Generation of a non-transmissive Borna disease virus vector lacking both matrix and glycoprotein genes

Kan Fujino, Yusuke Yamamoto, Takuji Daito, Akiko Makino, Tomoyuki Honda, Keizo Tomonaga

Research output: Contribution to journalArticlepeer-review

17 Citations (Scopus)


Borna disease virus (BoDV), a prototype of mammalian bornavirus, is a non-segmented, negative strand RNA virus that often causes severe neurological disorders in infected animals, including horses and sheep. Unique among animal RNA viruses, BoDV transcribes and replicates non-cytopathically in the cell nucleus, leading to establishment of long-lasting persistent infection. This striking feature of BoDV indicates its potential as an RNA virus vector system. It has previously been demonstrated by our team that recombinant BoDV (rBoDV) lacking an envelope glycoprotein (G) gene develops persistent infections in transduced cells without loss of the viral genome. In this study, a novel non-transmissive rBoDV, rBoDV ΔMG, which lacks both matrix (M) and G genes in the genome, is reported. rBoDV-ΔMG expressing green fluorescence protein (GFP), rBoDV ΔMG-GFP, was efficiently generated in Vero/MG cells stably expressing both BoDV M and G proteins. Infection with rBoDV ΔMG-GFP was persistently maintained in the parent Vero cells without propagation within cell culture. The optimal ratio of M and G for efficient viral particle production by transient transfection of M and G expression plasmids into cells persistently infected with rBoDV ΔMG-GFP was also demonstrated. These findings indicate that the rBoDV ΔMG-based BoDV vector may provide an extremely safe virus vector system and could be a novel strategy for investigating the function of M and G proteins and the host range of bornaviruses.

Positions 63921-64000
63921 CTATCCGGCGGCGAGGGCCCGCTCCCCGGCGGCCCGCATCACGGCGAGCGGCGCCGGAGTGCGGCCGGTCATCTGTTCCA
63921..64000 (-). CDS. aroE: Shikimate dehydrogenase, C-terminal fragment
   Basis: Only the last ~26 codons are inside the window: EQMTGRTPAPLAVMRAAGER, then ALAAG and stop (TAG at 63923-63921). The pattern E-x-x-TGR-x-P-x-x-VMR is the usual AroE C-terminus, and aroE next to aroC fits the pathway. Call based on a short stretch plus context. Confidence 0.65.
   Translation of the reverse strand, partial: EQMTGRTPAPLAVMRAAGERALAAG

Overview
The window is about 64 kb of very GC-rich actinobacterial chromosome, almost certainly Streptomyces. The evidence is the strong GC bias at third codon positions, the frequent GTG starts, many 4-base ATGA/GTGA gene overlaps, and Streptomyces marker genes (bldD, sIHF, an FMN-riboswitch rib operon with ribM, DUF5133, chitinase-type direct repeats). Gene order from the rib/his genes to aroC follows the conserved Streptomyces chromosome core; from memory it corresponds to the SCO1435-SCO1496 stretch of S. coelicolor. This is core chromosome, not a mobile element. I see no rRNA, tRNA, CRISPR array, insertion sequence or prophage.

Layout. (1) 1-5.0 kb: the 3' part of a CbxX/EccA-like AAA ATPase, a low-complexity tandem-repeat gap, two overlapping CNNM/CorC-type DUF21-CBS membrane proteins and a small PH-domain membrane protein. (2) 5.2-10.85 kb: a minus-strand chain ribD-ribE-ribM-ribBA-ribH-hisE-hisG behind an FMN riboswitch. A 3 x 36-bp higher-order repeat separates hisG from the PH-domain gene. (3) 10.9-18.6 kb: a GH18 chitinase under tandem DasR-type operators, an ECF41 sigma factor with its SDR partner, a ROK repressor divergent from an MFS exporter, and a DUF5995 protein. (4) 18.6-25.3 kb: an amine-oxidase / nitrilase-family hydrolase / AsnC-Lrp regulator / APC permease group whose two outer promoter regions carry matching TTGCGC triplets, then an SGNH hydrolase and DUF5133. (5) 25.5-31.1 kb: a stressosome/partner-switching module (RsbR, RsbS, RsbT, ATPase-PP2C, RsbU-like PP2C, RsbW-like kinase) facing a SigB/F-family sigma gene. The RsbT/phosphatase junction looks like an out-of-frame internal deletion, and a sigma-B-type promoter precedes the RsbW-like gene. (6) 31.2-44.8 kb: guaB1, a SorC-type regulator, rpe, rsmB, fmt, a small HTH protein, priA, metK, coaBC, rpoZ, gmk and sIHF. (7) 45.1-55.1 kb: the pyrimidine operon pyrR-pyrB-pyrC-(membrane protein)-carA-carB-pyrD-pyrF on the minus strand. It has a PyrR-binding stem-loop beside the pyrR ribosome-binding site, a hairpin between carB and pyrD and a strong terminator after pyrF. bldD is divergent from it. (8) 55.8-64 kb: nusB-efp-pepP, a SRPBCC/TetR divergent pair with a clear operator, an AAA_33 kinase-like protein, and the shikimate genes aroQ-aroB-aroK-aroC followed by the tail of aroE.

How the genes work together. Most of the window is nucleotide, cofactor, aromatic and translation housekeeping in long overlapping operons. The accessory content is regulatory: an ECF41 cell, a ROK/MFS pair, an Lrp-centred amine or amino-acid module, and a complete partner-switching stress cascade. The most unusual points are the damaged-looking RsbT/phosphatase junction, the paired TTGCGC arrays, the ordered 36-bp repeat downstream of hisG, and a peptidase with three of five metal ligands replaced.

Original languageEnglish
Pages (from-to)380-386
Number of pages7
Issue number9
Publication statusPublished - Sep 2017
Externally publishedYes


  • animal RNA virus
  • Borna disease virus
  • viral vector

ASJC Scopus subject areas

  • Microbiology
  • Immunology
  • Virology


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